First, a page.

Lot 3: l - MARTIN PURYEAR

Sotheby's

November 12, 2003, 12:00 AM EST
New York, NY, US
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Description: ARTIST'S DATES
b. 1941
Dimensions: 63 by 62 by 8 in.

160 by 157.5 by 20.3 cm.
Medium: pine and cypress
Date: Executed in 1985.
Exhibited: Chicago, Donald Young Gallery, Martin Puryear, October - November 9, 1985, cat. no. 1
Kansas City Art Institute, Charlotte Crosby Kemper Gallery, Personal Preferences, September - October 1986, cat. no. 4
Provenance: PROPERTY OF THE ESTATE OF VERA G. LIST

Benefit Auction for the New Museum of Contemporary Art
Acquired by the present owner from the above in April 1987
Notes: Inspired by his interaction with African woodworkers and Swedish craftsmen, Puryear's sculpture is uniquely dedicated to a celebration of construction, rather than the more traditional sculptural techniques of carving and casting. Puryear's skills at manipulating his chosen medium of wood allow him to develop an organic unity between his material and his visual vocabulary of form. With an affinity for emphatic patterns and undulating line, Puryear's work is more art than craft in its achievements in abstracted form.

Puryear's renowned "ring" sculptures are the most organic of his visual conceptions. Amulet is one of approximately forty "ring" sculptures by Puryear, created in the late 1970s and early 1980s. As opposed to his large floor sculptures and outdoor installations, the circles are a refined motif on a human scale. Vaguely symbolic, the circles resonate on the wall, whether constructed of inlaid, laminated woods or bent saplings. Puryear's technical skill in these intimate works takes on a variety of permutations, from open-ended forms to faceted, angled hoops. With its overlapping ends at the top and the "bead" of wood at the bottom, Amulet bows out gently away from the wall, creating a series of cast shadows that add to the work's linear complexity.Yet Puryear's appreciation for contrasting qualities is apparent in the dual sense of a floating presence, with the implied weight of the pierced ball. This counterpoint renders the deceptively simple motif of the circle into an object with a subtle power and presence.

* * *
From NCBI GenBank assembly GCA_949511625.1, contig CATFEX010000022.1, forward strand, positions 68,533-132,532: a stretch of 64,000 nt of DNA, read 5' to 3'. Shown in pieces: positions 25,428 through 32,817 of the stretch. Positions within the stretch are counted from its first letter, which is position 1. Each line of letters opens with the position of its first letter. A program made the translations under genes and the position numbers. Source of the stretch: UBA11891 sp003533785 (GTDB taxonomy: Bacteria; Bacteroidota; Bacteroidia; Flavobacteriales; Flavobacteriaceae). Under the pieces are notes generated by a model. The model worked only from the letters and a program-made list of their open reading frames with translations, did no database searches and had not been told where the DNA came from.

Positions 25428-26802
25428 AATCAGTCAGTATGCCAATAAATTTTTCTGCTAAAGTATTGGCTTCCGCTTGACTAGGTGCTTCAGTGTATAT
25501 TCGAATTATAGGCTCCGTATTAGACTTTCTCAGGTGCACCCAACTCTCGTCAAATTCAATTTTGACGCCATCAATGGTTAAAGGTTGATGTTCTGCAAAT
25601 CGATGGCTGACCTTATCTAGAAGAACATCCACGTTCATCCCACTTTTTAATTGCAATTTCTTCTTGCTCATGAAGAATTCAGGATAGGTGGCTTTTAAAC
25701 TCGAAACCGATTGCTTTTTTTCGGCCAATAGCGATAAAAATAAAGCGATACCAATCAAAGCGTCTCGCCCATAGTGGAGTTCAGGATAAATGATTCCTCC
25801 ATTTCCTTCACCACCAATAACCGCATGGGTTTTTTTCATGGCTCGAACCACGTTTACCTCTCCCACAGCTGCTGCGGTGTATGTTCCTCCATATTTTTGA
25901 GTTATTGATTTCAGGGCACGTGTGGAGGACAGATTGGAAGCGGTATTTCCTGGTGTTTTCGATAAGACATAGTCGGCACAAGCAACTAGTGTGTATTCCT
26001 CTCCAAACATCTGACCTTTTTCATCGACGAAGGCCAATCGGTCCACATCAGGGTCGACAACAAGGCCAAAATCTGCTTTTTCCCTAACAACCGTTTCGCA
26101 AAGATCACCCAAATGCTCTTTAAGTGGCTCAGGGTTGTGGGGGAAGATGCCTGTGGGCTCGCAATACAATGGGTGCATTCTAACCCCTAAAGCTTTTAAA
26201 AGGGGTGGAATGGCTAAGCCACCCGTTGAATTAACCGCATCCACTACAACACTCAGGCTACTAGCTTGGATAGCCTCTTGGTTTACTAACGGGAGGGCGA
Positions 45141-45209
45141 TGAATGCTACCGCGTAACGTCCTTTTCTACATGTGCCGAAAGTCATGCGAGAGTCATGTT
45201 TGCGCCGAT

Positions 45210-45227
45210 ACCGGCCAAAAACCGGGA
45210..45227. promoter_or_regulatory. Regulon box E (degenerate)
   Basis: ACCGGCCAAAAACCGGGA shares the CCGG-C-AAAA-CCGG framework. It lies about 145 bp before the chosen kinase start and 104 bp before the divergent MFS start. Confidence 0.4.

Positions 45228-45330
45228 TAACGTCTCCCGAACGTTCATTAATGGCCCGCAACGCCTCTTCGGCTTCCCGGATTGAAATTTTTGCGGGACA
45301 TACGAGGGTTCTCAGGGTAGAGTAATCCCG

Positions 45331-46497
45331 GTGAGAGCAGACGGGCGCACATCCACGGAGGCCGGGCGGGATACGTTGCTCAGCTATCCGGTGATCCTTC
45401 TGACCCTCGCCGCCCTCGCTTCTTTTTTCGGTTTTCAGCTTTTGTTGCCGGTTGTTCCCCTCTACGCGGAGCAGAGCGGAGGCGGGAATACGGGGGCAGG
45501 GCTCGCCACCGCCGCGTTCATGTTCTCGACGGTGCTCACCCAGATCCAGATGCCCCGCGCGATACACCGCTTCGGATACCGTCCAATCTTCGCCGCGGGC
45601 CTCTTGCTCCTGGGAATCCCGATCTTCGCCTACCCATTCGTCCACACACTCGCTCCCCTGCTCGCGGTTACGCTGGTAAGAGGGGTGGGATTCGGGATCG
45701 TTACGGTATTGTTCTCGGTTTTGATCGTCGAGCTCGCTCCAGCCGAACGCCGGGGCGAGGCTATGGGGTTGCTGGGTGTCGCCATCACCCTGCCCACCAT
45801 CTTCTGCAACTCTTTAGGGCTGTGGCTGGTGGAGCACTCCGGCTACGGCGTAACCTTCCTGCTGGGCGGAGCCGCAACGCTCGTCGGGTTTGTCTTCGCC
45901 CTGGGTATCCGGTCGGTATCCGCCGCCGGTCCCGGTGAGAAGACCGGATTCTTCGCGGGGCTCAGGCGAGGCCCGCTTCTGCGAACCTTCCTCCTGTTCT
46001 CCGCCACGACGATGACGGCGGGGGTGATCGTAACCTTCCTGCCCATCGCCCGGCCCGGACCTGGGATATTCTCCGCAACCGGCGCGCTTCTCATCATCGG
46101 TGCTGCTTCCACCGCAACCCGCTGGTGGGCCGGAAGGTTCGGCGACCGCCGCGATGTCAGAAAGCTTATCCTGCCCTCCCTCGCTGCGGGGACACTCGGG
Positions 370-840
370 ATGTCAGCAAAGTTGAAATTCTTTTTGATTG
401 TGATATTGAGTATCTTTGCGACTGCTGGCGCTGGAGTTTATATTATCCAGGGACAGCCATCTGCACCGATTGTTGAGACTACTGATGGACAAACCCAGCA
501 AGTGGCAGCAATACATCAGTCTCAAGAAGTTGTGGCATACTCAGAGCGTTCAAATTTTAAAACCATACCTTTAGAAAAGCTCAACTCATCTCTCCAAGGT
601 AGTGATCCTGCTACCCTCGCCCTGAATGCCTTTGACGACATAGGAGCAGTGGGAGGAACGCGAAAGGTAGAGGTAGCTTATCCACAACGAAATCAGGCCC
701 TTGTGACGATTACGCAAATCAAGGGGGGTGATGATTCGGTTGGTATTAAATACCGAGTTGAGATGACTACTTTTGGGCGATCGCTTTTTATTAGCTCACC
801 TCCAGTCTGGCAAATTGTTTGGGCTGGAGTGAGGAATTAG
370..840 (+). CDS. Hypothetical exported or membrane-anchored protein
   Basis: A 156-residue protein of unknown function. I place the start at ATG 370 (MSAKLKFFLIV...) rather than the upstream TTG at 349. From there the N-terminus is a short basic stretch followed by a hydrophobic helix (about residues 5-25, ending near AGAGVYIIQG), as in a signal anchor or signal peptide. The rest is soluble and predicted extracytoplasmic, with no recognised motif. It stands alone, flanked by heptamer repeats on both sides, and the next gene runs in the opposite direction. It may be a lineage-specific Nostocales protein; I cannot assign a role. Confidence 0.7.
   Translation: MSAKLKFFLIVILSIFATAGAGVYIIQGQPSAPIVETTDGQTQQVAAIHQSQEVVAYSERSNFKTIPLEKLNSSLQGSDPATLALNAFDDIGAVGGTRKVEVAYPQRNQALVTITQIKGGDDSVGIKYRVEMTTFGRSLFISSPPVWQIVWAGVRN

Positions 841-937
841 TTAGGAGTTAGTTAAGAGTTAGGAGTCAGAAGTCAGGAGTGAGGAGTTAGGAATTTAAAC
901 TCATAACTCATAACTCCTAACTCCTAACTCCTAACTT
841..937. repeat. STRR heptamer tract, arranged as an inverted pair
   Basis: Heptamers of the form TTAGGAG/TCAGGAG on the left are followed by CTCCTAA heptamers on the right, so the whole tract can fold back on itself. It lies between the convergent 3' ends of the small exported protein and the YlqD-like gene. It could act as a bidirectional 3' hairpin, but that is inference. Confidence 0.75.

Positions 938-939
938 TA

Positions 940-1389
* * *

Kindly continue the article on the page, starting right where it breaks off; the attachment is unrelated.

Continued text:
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Contemporary Art, Evening

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Sotheby's
November 12, 2003, 12:00 AM EST

New York, NY, US